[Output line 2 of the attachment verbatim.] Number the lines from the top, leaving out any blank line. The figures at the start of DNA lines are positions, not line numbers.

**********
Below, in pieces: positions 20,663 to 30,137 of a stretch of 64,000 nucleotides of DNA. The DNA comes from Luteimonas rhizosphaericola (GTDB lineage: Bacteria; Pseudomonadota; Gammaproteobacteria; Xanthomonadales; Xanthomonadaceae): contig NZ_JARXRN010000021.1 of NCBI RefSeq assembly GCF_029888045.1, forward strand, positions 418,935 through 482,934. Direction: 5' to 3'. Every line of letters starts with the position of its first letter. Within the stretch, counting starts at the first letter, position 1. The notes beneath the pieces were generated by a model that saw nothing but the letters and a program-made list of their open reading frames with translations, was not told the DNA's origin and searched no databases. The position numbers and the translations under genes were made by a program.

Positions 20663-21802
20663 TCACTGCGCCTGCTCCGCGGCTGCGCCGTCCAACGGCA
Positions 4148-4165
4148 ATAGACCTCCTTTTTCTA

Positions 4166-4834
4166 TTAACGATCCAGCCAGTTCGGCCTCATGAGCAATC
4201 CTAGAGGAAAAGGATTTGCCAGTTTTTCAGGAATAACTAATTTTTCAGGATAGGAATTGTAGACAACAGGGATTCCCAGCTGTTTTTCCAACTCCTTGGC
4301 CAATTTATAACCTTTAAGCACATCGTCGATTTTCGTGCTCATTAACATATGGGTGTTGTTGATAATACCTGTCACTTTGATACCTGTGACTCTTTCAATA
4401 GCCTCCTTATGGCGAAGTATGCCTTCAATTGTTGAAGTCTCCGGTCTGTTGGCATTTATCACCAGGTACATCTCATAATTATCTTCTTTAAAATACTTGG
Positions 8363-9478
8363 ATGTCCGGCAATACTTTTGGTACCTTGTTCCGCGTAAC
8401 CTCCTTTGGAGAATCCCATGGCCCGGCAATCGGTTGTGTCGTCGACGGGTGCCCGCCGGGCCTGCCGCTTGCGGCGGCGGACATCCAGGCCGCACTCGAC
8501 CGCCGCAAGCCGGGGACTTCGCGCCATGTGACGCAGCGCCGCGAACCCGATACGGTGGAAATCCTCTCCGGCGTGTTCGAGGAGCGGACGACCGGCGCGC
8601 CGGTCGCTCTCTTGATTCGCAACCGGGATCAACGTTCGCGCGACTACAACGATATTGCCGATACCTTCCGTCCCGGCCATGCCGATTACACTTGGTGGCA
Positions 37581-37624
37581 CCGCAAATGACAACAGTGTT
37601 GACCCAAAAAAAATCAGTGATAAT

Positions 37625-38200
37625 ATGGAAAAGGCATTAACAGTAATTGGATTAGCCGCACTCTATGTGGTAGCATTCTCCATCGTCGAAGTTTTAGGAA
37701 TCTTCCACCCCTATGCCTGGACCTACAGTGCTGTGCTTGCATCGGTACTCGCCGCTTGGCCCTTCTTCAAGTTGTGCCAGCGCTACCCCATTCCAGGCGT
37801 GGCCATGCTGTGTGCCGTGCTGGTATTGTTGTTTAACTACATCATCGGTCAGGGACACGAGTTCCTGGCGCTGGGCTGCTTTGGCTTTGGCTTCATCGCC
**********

Positions 20663-21802